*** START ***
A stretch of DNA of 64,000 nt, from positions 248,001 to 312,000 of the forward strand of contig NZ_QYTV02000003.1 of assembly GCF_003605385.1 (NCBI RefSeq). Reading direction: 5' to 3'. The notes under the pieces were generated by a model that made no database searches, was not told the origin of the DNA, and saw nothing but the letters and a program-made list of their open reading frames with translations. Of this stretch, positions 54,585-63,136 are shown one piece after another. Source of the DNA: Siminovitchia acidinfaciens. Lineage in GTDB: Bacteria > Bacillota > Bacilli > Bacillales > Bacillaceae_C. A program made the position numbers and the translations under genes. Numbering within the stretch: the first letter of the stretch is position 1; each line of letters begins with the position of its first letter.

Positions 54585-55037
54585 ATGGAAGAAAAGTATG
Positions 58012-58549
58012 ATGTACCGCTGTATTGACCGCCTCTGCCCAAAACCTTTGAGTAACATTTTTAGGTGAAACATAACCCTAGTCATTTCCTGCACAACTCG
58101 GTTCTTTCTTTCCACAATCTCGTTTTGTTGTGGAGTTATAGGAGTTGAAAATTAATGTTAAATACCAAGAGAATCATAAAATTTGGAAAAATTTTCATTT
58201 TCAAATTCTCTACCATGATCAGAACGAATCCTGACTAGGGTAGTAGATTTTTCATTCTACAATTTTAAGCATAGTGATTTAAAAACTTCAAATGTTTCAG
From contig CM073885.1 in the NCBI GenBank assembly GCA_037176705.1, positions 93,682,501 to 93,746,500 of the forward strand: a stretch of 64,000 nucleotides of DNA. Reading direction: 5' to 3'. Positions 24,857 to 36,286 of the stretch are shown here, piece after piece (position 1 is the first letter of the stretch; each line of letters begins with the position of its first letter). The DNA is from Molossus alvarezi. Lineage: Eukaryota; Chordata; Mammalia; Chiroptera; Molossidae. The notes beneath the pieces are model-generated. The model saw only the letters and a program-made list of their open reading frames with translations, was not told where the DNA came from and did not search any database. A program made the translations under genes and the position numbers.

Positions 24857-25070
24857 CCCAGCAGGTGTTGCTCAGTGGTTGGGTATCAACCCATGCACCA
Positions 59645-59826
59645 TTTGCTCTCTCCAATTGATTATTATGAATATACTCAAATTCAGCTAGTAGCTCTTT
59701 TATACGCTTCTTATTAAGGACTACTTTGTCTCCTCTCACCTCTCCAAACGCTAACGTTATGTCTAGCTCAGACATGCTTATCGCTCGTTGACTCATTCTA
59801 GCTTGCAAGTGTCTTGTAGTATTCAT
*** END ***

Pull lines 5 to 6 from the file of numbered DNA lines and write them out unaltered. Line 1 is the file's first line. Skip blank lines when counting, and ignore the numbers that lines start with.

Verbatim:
58012 ATGTACCGCTGTATTGACCGCCTCTGCCCAAAACCTTTGAGTAACATTTTTAGGTGAAACATAACCCTAGTCATTTCCTGCACAACTCG
58101 GTTCTTTCTTTCCACAATCTCGTTTTGTTGTGGAGTTATAGGAGTTGAAAATTAATGTTAAATACCAAGAGAATCATAAAATTTGGAAAAATTTTCATTT